For my own part, I may say that the information I should particularly like would be a list of the chief products of this country with the hostile tariffs of other countries in tabular form, so that they might be easily known. I should also like to have some Return showing the volume of trade of this country at the present time, and the increase or decrease in that volume of trade during recent years, so that by a little trouble it could be easily ascertained how far that was the effect of the hostile tariffs or bounties of other countries. I should like also some information with regard to the income tax Returns. We are told that this is the wealthiest nation in the world, and the income tax is pointed to. I should like to know how much of that income tax revenue is derived from outside 383 this country, how much is derived from capital paying wages to foreigners and from capital paying wages at home. It is well known that many trades have ceased employing hands in all parts of this country, and have set up trades in France, in the United States, and in other countries. That is information I should like to have. I should also like to know how many of these firms have set up factories in other countries. I have not put these requests on the Paper for the simple reason that I thought objection might be raised to them in form or substance, and therefore I content myself with asking the Government to give the country, in a convenient form, that information which will have been prepared for their own use.
§ THE DUKE OF DEVONSHIRE
My Lords, my hon. friend the Secretary of State for Foreign Affairs stated on Friday last that the Government were willing, indeed anxious, to supply to Parliament any information which they may be able to collect for their guidance, and which would be for the public advantage to present, and I do not know that I can do more than repeat that intimation, with the addition that it is our desire to lay this information before the House in as convenient a form as possible, and at the earliest possible date. With regard to the specific Question which the noble Lord has placed on the Paper, he has, I think, supplied me to a very large extent with the answer. It appears that the noble Lord has already been endeavouring to arrange with the Board of Trade—the Department which probably would be most qualified to give this information—for the preparation of certain Returns, but that he has been informed by that Department that for various reasons it would not be possible to give the information in the form in which he desires it. I therefore should be rather imprudent if I undertook, in answer to the Question of the noble Lord, to promise that we would supply him with a Return of the exact nature that he asks for. As to what he designates the hostile tariffs of other countries, I conceive that the tariffs of all foreign countries, whether hostile 384 or not, are accessible in documents already before the House. Whether a summary can be made of such tariffs in a convenient form I am unable to say, but it appears that the noble Lord has hitherto been unsuccessful in arranging with the Board of Trade the form of such a Return as he desires. I can only repeat that the Board of Trade is at present extremely busily engaged in obtaining information on all these points primarily for the consideration of the Government, But, so far as we think it is desirable in the public interest and will conduce to a better understanding of this question, it is our desire to lay all this information as early as possible before the House.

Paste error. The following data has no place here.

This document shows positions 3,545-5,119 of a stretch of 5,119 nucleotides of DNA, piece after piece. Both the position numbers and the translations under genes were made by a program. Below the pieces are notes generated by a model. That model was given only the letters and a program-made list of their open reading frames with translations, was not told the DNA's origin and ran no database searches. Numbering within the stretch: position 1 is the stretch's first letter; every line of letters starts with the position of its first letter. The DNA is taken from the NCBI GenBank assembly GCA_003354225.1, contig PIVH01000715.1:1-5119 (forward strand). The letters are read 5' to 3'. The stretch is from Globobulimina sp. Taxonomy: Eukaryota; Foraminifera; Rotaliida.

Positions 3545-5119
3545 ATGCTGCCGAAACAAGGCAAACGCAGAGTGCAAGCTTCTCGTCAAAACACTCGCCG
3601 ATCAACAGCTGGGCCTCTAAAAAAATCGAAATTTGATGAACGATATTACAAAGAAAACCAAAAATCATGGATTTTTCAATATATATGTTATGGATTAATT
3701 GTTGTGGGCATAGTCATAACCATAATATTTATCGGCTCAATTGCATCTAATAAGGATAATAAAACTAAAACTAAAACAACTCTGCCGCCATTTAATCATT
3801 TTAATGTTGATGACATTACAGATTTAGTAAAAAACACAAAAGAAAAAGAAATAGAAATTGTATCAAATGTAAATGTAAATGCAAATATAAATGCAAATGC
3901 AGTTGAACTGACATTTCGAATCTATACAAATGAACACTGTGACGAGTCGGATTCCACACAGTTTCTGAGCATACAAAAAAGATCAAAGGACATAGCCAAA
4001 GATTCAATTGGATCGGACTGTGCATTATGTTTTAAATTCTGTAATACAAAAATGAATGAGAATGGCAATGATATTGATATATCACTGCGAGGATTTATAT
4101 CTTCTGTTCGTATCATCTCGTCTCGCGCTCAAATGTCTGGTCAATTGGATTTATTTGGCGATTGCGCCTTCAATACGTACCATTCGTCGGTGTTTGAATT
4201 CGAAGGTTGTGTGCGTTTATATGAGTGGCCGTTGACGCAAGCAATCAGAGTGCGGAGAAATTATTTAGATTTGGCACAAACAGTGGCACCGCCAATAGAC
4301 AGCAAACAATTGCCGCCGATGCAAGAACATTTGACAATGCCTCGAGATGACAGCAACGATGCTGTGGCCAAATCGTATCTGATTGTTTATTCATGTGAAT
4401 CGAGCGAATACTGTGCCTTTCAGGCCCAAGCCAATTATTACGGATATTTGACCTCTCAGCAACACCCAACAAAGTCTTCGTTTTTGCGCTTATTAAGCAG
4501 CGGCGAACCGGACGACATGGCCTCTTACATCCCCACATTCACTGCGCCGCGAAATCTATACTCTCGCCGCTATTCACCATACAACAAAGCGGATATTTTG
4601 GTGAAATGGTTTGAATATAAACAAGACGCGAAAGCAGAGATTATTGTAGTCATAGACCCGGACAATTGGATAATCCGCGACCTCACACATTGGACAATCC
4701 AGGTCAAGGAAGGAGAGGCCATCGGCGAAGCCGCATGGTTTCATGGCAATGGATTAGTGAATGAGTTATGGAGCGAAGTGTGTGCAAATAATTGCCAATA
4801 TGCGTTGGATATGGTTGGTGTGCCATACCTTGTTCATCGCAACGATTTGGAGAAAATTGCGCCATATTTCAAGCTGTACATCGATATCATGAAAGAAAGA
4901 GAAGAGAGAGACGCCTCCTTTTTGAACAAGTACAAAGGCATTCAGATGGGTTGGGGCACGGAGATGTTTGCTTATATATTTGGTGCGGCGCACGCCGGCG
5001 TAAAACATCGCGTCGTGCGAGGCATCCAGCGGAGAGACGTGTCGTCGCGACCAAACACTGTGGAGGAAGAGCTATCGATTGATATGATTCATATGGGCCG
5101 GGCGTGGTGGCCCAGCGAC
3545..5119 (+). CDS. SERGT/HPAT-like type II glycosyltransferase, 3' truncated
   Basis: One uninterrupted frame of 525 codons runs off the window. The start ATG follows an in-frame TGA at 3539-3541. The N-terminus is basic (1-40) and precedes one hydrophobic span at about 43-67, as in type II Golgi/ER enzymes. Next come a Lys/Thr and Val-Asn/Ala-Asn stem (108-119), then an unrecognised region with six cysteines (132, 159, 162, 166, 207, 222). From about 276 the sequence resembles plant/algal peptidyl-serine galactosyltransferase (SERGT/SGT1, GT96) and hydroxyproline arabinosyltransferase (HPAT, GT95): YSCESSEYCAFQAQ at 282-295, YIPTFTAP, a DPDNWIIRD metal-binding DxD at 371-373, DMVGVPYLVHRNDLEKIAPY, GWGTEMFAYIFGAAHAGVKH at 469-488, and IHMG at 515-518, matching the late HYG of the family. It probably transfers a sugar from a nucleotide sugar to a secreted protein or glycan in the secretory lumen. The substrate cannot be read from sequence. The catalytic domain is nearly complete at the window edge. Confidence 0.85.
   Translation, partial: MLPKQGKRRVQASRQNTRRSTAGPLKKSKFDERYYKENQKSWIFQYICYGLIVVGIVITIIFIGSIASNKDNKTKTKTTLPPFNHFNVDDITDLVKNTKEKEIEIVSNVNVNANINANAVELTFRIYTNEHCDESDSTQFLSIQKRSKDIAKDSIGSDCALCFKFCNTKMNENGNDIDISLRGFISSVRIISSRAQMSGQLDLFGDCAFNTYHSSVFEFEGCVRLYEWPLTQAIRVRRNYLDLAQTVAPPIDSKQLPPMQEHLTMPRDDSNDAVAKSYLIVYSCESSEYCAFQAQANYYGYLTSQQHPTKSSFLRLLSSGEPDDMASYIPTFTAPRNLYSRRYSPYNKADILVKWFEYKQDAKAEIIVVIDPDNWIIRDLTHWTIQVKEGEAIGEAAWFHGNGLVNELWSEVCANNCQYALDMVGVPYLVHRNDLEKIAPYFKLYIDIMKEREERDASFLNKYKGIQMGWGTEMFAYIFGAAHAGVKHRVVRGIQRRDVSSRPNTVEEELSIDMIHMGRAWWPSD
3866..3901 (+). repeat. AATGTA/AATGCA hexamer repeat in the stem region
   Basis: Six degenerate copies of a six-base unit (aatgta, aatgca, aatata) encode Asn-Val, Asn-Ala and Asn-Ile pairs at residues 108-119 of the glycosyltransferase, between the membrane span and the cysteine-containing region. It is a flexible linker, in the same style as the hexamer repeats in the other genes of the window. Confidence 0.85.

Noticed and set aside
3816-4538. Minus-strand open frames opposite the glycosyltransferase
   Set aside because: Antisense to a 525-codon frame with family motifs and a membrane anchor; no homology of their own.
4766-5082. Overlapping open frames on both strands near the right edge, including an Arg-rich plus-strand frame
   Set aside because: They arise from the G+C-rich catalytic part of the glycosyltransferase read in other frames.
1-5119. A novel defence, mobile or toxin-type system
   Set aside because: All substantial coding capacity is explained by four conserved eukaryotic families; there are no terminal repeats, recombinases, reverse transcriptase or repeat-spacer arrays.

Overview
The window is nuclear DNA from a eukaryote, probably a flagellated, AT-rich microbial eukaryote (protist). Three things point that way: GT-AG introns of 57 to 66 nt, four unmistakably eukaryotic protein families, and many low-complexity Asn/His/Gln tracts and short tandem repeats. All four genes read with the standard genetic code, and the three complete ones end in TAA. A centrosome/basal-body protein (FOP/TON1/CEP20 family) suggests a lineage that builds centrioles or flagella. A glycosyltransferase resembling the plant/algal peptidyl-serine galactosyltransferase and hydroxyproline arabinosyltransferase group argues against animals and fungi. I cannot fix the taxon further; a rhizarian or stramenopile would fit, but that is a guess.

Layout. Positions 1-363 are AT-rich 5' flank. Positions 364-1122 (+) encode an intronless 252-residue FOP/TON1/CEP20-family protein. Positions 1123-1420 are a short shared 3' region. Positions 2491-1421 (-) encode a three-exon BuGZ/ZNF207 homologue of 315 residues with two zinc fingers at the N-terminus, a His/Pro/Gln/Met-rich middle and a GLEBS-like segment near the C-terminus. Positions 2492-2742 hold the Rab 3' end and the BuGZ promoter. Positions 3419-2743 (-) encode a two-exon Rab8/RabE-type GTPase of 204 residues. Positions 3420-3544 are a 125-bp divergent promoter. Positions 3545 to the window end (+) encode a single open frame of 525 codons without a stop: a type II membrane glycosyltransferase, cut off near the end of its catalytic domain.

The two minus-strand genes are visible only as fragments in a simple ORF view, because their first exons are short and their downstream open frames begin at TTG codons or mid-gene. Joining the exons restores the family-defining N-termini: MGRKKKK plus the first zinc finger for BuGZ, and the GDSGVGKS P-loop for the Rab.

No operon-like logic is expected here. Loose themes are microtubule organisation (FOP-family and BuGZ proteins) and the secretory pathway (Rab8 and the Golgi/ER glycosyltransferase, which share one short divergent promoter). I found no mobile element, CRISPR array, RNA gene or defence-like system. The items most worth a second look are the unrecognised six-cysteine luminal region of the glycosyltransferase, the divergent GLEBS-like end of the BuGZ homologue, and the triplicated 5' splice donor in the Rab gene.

§ House adjourned at five minutes before Five o'clock, till To-morrow, a quarter past Four o'clock.